“This Pride feels more poignant than ever.”
Davina Devine is a local legend in the Irish LGBTQI+ community, using her platform to fight against injustice and stand for what’s right and equal.
Having spent 20 years performing drag shows at The George in Dublin, she now also has a successful podcast called Petty Little Things alongside Victoria Secret, so we had much to discuss when we sat down to chat about Pride and how its dynamic has shifted this year.
While our conversation was heavy, she spoke with understanding and compassion and was, as we expected her to be, absolutely gas.
The meaning of Pride has changed for Davina. In recent years, it’s been a celebration of the community she loves, but in 2023 she says it must now return to the protest it once was.
Pride first began with the Stonewall riots in Manhattan, New York on June 28, 1969. A fight for gay liberation, it began after a police raid at the now historic Stonewall Inn.
The following year, Pride marches were held across the US in the pursuit of LGBTQI+ rights and marked a watershed moment in the battle for equality. The marches spread across the US and eventually further afield.
“It’s more important as a community to pull together.”
“I think Pride in general, it has a different meaning to me this year than other years to be honest,” Davina says. “I feel like with the rise in the far right that we’ve been seeing on social media and this fake news that’s coming in from America, it’s more important as a community to pull together. I’ve been going to pride for 20 years, and this pride feels more poignant than ever. It feels more about people coming together, a bit more of a protest.”
“We’re in a very strange time, and it’s not just LGBTQI+ people, it seems everyone is up for debate lately. It’s a scary time, when everybody gets comfortable it just goes to show how unsteady things are normally,” she says.
The “fake news” Davina mentions is of course a reference to the bigoted messaging being circulated by the far right; the ideology that being part of the gay community is a sin or unnatural and that if you are trans, you must be a predator.
“People feel they have a right to do what they want, say what they want, without any repercussions.”
“The streets don’t seem as safe and it’s not just for queer people in general, it’s people across the board. We saw what happened with the refugees, I’ve had female friends who have been followed – it feels a little bit like Gotham City. It feels like people feel they have a right to do what they want, say what they want, without any repercussions.”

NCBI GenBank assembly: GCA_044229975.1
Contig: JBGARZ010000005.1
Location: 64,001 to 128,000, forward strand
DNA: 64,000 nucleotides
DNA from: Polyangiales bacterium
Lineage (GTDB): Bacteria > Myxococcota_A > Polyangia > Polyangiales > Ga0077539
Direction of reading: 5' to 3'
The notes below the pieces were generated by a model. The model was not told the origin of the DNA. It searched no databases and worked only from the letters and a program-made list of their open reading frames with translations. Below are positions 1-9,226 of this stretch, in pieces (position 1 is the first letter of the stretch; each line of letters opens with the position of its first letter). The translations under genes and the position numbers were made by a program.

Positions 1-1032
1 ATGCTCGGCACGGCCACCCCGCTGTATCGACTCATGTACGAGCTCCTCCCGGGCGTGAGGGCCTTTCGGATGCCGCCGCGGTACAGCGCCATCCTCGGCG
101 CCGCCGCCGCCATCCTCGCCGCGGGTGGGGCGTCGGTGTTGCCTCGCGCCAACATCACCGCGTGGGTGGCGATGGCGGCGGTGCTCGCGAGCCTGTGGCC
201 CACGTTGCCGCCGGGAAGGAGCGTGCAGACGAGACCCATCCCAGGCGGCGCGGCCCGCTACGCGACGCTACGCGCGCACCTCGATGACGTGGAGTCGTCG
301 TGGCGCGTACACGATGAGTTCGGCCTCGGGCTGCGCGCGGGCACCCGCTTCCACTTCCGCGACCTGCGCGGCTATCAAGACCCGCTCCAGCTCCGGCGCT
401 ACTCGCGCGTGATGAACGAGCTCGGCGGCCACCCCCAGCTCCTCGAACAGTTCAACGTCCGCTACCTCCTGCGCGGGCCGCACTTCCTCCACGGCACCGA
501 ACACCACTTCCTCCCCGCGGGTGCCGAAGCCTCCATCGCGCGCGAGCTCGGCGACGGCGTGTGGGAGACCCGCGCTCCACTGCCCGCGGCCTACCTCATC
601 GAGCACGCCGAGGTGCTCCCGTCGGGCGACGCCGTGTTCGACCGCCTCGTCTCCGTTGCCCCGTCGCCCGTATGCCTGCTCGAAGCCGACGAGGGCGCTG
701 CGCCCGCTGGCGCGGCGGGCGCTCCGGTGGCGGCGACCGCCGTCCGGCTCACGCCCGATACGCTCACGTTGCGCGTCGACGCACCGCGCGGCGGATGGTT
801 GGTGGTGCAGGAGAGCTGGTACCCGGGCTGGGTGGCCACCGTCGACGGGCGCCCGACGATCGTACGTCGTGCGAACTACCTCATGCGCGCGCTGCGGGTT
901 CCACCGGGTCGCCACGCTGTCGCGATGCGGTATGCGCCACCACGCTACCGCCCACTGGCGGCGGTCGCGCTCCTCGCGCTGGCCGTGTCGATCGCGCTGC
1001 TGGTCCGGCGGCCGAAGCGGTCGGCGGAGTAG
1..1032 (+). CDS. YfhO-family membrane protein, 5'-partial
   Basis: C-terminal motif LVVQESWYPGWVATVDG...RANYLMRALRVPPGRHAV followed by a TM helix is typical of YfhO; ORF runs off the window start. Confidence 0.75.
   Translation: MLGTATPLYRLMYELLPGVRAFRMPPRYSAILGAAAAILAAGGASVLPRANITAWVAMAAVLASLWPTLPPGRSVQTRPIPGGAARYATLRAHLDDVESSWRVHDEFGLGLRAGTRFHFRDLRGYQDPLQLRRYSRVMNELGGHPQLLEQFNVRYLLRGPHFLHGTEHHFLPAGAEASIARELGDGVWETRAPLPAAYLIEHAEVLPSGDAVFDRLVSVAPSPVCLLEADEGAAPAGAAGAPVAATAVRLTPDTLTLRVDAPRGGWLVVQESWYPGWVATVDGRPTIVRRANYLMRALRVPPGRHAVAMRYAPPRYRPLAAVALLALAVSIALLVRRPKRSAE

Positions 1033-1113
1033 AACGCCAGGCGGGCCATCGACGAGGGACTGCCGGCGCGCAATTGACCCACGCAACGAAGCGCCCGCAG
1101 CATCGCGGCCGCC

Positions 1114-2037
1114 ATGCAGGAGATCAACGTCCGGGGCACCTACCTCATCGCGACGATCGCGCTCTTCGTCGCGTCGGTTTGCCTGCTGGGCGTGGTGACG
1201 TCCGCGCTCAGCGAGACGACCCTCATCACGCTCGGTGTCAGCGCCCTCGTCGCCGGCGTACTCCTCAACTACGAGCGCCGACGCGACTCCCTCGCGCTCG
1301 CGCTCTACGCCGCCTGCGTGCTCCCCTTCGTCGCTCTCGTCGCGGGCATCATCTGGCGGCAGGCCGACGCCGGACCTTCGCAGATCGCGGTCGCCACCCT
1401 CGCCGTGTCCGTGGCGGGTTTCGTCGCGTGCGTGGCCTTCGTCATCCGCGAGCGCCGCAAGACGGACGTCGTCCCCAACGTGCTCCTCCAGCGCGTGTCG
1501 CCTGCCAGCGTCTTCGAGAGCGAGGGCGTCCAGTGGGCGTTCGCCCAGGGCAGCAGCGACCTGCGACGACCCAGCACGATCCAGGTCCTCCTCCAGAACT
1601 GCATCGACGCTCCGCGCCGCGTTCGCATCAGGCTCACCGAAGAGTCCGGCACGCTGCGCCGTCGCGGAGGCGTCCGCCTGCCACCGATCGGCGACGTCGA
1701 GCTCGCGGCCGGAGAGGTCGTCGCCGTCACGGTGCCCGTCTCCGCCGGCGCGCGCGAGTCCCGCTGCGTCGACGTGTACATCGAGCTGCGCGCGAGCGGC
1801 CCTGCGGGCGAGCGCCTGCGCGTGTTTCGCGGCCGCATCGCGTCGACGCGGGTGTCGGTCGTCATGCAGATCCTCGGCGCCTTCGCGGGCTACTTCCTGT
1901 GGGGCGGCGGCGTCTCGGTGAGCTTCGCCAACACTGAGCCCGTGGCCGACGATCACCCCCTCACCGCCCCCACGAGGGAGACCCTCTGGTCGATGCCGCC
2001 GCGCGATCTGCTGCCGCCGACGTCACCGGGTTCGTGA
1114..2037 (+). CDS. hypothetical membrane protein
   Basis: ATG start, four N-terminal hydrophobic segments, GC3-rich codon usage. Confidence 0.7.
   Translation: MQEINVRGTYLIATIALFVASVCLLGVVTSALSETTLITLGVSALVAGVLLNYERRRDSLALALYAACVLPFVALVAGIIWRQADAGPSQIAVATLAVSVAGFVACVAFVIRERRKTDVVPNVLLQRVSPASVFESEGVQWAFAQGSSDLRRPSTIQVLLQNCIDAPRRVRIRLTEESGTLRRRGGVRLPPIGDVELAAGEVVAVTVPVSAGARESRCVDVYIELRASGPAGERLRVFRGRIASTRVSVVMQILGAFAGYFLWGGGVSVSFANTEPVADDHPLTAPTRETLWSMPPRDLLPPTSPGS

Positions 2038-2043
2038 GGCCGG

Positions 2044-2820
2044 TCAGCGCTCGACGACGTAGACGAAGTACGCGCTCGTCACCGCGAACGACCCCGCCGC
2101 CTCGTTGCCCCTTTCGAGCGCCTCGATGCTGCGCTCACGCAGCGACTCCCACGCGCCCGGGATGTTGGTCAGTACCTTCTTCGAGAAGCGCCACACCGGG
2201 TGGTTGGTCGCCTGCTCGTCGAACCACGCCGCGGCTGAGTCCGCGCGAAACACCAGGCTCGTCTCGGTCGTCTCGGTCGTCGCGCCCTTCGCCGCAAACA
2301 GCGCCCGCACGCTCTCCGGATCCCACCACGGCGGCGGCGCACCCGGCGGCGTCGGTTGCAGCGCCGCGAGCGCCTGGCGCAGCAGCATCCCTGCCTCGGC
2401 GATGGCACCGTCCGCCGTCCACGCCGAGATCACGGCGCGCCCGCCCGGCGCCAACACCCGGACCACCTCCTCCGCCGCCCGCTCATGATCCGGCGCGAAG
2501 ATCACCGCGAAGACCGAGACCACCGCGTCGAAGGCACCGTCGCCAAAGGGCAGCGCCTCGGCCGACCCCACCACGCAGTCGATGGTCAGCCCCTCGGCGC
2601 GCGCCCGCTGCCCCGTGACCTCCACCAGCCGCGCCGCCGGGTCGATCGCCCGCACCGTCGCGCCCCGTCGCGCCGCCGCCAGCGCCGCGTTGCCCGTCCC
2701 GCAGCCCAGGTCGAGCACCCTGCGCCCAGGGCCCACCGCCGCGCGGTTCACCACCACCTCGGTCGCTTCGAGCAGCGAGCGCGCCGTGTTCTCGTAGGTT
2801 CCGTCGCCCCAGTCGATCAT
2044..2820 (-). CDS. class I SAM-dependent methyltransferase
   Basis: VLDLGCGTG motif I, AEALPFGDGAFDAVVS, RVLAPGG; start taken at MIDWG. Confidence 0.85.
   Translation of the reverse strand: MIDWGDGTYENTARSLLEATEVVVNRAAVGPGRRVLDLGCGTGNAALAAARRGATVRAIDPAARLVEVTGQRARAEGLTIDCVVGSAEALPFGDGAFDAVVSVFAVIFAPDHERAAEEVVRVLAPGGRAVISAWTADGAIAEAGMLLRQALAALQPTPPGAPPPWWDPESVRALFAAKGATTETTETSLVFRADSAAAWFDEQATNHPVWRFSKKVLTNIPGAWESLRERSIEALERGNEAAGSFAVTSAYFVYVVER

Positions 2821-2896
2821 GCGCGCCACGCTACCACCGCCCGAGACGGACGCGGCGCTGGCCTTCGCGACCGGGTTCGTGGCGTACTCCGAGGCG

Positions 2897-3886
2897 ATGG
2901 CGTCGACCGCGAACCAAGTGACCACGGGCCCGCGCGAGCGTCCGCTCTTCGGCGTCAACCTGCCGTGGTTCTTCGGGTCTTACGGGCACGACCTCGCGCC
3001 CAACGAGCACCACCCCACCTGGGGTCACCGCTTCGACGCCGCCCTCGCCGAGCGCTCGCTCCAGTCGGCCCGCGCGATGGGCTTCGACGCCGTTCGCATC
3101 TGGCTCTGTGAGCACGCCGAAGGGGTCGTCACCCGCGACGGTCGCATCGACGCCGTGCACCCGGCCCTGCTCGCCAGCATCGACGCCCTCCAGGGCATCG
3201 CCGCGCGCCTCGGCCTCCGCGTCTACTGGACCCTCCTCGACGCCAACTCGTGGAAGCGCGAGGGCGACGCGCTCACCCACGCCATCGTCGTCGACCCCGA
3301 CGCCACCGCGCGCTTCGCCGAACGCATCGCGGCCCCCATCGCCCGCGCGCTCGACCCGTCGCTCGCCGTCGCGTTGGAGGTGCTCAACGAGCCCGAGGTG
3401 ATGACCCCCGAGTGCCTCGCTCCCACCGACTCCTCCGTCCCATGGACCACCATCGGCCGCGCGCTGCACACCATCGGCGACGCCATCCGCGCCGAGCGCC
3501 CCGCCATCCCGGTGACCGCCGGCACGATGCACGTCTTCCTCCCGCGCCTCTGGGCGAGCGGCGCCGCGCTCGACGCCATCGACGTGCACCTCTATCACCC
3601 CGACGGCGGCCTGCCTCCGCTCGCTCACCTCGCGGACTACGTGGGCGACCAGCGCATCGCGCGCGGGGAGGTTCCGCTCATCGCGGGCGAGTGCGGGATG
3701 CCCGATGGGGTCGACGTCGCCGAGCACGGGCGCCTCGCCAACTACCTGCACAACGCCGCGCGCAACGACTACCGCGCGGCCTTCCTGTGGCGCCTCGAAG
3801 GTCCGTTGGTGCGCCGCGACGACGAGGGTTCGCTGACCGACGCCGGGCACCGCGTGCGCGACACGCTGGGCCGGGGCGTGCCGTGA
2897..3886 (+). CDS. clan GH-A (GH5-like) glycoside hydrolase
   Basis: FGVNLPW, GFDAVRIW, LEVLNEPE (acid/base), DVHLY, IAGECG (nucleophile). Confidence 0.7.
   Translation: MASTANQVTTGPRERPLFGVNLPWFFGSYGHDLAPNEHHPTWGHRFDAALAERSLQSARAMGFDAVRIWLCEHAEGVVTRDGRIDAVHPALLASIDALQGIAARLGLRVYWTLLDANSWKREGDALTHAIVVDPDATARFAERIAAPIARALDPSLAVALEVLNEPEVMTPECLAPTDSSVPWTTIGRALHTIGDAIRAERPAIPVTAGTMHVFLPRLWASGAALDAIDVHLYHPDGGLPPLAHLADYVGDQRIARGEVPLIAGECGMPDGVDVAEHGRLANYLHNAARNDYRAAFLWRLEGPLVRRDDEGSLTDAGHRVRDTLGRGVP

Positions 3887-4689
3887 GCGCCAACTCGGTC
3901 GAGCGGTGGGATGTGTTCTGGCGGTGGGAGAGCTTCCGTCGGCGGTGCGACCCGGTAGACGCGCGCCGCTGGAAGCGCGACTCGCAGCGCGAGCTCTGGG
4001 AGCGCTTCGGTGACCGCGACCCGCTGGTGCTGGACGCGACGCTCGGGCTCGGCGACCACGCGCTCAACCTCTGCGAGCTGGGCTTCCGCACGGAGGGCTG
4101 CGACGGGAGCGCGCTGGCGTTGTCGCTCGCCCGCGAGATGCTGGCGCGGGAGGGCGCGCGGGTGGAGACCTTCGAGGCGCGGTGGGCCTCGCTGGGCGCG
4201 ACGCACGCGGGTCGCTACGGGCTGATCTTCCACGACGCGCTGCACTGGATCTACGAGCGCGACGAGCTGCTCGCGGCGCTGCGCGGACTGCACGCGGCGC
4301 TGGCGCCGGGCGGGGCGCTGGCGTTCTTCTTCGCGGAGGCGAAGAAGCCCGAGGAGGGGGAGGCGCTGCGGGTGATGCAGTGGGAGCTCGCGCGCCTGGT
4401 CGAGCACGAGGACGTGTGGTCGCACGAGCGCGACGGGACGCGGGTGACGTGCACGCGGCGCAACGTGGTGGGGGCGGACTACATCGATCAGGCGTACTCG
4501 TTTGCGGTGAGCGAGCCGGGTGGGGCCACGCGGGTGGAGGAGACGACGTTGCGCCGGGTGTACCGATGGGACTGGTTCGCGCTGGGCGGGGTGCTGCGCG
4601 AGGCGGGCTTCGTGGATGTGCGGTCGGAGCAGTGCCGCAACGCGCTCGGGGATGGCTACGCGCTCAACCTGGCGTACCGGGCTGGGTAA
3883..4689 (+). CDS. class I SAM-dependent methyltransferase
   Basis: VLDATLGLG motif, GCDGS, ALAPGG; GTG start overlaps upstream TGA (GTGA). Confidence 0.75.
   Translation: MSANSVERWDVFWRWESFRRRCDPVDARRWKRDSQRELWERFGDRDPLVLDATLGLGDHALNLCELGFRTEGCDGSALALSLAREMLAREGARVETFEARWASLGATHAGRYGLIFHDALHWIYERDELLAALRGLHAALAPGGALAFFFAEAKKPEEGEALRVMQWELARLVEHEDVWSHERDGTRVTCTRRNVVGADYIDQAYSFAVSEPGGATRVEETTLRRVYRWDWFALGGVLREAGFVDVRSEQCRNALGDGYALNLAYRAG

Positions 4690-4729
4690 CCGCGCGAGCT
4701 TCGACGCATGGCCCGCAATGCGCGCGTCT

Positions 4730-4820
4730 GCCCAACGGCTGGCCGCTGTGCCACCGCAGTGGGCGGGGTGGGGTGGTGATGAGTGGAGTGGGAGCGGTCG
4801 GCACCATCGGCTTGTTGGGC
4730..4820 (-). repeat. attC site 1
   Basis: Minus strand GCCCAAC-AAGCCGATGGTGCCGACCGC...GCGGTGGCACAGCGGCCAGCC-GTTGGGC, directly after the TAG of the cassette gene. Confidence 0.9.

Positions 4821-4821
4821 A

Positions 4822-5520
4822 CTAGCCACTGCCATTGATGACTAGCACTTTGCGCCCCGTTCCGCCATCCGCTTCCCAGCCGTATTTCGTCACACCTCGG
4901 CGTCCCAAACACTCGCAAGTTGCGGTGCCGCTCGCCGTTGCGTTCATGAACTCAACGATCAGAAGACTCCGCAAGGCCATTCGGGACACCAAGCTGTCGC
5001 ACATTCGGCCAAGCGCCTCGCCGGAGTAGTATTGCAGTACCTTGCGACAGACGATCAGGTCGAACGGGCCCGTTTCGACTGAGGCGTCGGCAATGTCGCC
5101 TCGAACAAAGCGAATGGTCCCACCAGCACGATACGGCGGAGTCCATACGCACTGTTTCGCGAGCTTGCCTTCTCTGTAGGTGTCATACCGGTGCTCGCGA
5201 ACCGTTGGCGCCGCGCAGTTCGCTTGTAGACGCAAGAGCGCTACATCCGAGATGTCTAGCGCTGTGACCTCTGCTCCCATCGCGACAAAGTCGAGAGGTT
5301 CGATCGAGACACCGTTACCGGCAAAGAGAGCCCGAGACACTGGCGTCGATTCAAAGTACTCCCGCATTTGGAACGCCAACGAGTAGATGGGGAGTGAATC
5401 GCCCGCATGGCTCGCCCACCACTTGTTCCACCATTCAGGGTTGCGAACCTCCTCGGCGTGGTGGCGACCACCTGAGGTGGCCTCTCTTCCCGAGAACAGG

Each week, there is a new story or video circulating about a person being attacked in Ireland for the simple reason that they are queer. A total of 582 hate related incidents were reported in 2022 – a rise from 448 in 2021. The largest rise was seen in Dublin, with 22% of all hate crimes committed being tied to sexual orientation.
“There is no punishment for these people. Whenever I speak to a Guard about it, they always say it starts with the courts. When they arrest somebody, they go to court and they get a slap on the wrist. Those people just become paperwork, so it’s not motivating the Guards to up the anti. It starts from the top and trickles down, and that starts with the Minister for Justice. People who are saying these streets are safe are deluded, they’re not safe for anybody. It’s not a safe city anymore.”
As Pride week kicks off, young people all over Ireland are coming to terms with their sexuality or gender identity. To them, and to those who have come out recently, Davina says there is nothing more important than surrounding yourself with people who have your back.
“Finding your tribe is life-changing and life-affirming – make that your priority.”
“Try and find your tribe. Try and get a good circle of people around you, people that have your best interest at heart. It’s very important to get a good set of friends,” she said.
“Find people who are on your side. Finding your tribe in life, in general, is life-changing and life-affirming – make that your priority. If you have good friends, they’ll always have your back.”